This, as always, was not as simple as I'd hoped. Lots of cursing and swearing and we even had to remove the rad to access various parts of the suspension, but I got there in the end.

I was in for a surprise when Jon turned up with box full of parts, all sourced from Camberley Auto Factors. We then set about fitting most of these giving the car a fair service: Spark plugs, distributor cap, rotor arm, points, HT leads, fan belt, coil, alternator and brake pads.

A constructive weekend, but we've still got a bit to do before the off:

  • Source and fit some steel wheels
  • Fit the oil cooler
  • Change the oil and filter
  • Change air filter
  • Fit the new seats
  • Fit the speedo cable
  • Raise the rear adjustable suspension
  • Wire in a cigarette lighter
  • Fit the rear speakers



Submitted by Andy

  Roof rack 15th July 2005  

A while back I managed to pick up a roof rack on e-bay for 99p, however I didn't realise that this was local pick up only. Thankfully Richy, a friend of mine, was passing through this way, and agreed to pick the roof rack.

Back in the UK I was ready to collect this. I set of one evening on the drive from London up A40 to a little village just south of Lemington Spa. We met with a couple of friends (good to see you Bob) and discussed all things rally. Then proceeded to cane the little 1 liter beasts (Richy is also on the rally ? Team Plane Broke) along some country lanes. So childish, but so much fun... I can't wait to start the Rally.

I have to admit that Richy's car is looking great. They've got a load of sponsors on board and are very organised. From memories of Richy at Uni, I guess that this is more to do with Richy's team mate than Richy.



Submitted by Andy

  Visas... 13th July 2005  

The Russians... Well, they certainly like to make things difficult. I'd given up trying to get my Visa while I was in Madrid (See my rant on the Mongol Rally forum).

Before you can even apply for the Visa you need a letter of Invite. This, although only a piece of paper with some funny letters on it, cost ?20 to get. Add this to the cost of the double entry Visa (?40) we are paying a lot of money to visit a country that we will probably spend less than 6 days in.

Thankfully we'd been forewarned about the Embassy in London. Basically if you don't get in the queue before 7 and are further back that the first 12, chances are you will not get in before they close.

So I set off at about 6, arriving at about 7:20 (I got the wrong tube, and then got off at the wrong station) to find a queue of about 20 people. Thankfully Jon had arrived earlier so I cheekily joined him in the queue. 3 hours later we were miraculously into the embassy. They accepted all the paperwork and told us to return 8 days later.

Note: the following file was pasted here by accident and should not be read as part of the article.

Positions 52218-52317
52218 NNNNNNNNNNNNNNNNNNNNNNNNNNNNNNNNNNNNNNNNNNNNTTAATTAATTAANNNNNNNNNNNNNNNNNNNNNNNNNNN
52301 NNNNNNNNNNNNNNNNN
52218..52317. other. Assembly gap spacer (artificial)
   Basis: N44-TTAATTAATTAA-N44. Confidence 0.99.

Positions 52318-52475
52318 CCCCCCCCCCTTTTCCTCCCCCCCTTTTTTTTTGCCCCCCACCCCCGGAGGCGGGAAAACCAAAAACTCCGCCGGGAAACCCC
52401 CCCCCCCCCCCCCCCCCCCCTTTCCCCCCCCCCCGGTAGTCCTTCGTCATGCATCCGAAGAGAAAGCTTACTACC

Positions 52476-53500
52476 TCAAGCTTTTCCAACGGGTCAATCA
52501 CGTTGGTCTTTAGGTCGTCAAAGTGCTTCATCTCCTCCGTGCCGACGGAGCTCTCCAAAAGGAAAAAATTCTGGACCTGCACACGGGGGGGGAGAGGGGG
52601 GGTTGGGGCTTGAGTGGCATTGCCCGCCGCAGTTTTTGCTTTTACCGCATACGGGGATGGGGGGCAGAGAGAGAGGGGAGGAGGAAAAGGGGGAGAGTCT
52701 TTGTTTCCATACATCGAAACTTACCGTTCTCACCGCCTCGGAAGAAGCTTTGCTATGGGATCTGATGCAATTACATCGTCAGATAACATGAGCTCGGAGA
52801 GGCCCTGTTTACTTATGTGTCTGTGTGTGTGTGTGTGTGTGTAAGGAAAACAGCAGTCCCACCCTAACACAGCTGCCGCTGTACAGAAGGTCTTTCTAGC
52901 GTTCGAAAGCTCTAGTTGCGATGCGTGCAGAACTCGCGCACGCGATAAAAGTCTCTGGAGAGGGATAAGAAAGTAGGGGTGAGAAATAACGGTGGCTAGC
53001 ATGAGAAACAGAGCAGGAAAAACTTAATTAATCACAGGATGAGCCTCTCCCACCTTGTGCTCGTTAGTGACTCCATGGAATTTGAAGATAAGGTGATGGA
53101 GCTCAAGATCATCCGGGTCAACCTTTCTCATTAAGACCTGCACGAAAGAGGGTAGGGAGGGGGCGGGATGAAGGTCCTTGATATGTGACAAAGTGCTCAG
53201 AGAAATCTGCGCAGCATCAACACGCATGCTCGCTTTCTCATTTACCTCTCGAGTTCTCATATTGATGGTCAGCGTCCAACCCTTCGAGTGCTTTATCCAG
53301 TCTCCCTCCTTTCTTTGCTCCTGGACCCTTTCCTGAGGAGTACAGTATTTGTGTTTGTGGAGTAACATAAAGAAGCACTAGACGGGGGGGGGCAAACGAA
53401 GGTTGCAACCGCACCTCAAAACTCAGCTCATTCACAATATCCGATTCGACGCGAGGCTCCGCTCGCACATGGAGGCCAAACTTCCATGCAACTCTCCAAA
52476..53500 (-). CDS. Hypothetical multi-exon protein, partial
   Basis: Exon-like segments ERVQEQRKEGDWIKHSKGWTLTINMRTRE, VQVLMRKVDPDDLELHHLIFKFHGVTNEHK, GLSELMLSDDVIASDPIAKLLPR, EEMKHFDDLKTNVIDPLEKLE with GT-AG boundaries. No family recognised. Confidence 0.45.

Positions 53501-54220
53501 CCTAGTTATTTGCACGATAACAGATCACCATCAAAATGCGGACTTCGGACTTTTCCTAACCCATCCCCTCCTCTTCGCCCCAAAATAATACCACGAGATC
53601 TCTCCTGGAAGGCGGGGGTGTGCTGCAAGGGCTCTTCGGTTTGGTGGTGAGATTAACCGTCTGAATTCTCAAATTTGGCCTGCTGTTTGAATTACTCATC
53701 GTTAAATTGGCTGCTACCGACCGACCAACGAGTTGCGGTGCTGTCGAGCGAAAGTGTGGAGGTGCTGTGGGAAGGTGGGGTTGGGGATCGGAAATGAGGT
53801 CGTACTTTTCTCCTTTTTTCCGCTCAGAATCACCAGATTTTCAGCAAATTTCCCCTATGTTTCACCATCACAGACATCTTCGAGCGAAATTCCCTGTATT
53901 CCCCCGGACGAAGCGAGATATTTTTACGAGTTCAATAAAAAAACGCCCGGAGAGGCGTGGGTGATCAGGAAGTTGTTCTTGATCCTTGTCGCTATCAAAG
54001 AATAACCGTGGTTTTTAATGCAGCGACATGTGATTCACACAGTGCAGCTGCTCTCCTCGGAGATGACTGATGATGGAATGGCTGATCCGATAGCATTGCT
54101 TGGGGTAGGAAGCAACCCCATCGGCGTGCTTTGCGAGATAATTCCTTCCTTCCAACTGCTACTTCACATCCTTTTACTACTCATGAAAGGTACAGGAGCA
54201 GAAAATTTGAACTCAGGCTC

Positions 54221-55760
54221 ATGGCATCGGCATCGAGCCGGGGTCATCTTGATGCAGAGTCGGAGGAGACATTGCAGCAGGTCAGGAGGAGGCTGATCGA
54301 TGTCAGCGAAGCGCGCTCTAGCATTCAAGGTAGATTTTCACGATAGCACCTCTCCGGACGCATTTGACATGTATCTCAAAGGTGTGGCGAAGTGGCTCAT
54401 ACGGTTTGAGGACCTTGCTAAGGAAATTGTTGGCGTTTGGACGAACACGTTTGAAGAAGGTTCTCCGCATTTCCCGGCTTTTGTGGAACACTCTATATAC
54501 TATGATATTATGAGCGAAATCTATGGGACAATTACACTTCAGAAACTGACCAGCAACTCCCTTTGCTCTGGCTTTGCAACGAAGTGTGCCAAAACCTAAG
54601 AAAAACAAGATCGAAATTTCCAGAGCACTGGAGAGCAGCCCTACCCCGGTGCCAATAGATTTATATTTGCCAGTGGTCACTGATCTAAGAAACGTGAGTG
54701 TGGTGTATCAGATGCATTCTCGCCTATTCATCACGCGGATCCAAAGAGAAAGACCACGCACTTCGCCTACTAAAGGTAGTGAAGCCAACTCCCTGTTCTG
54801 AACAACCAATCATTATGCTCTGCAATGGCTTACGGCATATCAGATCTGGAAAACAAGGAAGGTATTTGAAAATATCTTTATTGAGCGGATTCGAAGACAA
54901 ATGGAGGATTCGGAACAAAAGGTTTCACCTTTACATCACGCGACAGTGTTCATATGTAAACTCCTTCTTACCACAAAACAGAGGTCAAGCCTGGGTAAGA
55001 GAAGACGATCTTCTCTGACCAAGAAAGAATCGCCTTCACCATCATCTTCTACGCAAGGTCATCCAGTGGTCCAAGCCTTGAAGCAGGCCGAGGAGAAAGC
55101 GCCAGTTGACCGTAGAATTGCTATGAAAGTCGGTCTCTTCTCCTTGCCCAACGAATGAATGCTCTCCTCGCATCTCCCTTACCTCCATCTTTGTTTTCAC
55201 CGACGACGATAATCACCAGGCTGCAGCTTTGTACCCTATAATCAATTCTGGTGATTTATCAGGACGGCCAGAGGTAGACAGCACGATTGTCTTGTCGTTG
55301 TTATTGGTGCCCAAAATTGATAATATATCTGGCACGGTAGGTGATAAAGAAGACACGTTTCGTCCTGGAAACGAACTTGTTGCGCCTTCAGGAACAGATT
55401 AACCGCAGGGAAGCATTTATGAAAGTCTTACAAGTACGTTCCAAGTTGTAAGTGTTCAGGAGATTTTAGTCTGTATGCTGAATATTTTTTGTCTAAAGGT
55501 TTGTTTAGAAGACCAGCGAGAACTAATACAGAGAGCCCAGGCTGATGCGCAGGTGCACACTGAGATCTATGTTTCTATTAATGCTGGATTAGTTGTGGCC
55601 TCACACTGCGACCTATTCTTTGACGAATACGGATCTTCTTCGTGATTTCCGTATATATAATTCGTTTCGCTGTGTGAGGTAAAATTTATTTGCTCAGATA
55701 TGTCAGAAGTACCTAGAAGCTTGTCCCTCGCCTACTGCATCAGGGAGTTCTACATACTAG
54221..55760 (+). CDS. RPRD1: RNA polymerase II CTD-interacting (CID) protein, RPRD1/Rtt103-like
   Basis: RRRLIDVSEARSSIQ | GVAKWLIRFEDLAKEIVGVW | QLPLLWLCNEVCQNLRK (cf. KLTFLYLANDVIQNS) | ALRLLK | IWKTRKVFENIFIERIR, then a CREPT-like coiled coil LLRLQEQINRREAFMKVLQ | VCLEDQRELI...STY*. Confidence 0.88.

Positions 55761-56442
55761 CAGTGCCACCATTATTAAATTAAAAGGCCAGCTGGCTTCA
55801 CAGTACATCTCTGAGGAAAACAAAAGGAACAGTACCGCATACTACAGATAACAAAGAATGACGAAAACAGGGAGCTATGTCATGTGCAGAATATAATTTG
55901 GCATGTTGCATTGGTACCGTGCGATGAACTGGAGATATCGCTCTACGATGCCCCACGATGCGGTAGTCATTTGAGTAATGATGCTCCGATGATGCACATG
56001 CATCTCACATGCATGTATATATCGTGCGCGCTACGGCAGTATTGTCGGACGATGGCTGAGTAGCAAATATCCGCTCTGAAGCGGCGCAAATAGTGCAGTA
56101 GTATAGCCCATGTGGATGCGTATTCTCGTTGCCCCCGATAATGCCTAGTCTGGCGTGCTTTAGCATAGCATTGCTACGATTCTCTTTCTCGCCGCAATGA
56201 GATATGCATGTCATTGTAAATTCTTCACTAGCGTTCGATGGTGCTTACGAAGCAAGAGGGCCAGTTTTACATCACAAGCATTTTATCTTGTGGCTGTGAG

We picked these up today with considerable ease and then wandered off to the Mongol Embassy to get these underway. Unfortunately the embassy was closed due to the Nadaam festival. I should have seen that coming having read all about the Mongolian National festival the day before. Instead we headed off to the the Uzbekistan embassy (thankfully most of the embassies are close to each other). This all went smoothly with the chap at the embassy helping us with the application. He gave us a knowing ?you guys are crazy? smiler when he found we too were on the Mongol Rally.

If all goes to plan I should be able to pick these up on Friday, which just leaves us to get the Mongolian and Kyrgystan visas. The Mongolian should be no problem, as they love the rally in the embassy and should be able to turn the visa around in a day. If we have time we will try and get the Kyrgystan visa. It would be great to visit the country, but it is not a problem to skip it. There is also a little doubt as to whether the borders between Uzbekistan and Kyrgystan will be open or not after the recent uprising in Andijan.



Submitted by Andy

  DVLA 12th July 2005  

I went along to the DVLA with the Mini today. The inspector there confirmed it really was a car, and proceeded to take the piss out of me saying I was going on a toff Rally with all my toff friends...

They confirmed my new registration plate, and issued the tax disk. Unfortunately, contrary to what I was told last week they said that the document would have to be sent off to Swansea. A process that can take up to 4 weeks!

That, really could be a show stopper. We are scheduled to leave in 2 and a half weeks, but without the paperwork we will not be able to go...

Ok, so I'm worried, but I'll chase them as much as I need to as we get closer to leaving.



Submitted by Andy

  Finally... half the car jacked up 10th July 2005  

Today, thankfully, was more constructive. I managed to change both of the rear suspension trumpets for the adjustables. This was something I knew would be difficult having failed last time. See the June archives for details. Basically two of the suspensions parts were corroded to gether making them very difficult to remove from the car. In the end I had to disconnect the rear brakes and remove the whole rear suspension arm to get the suspension cone spring and trumpet out. Somewhat overkill compared to the Haynes Book of Lies procedure.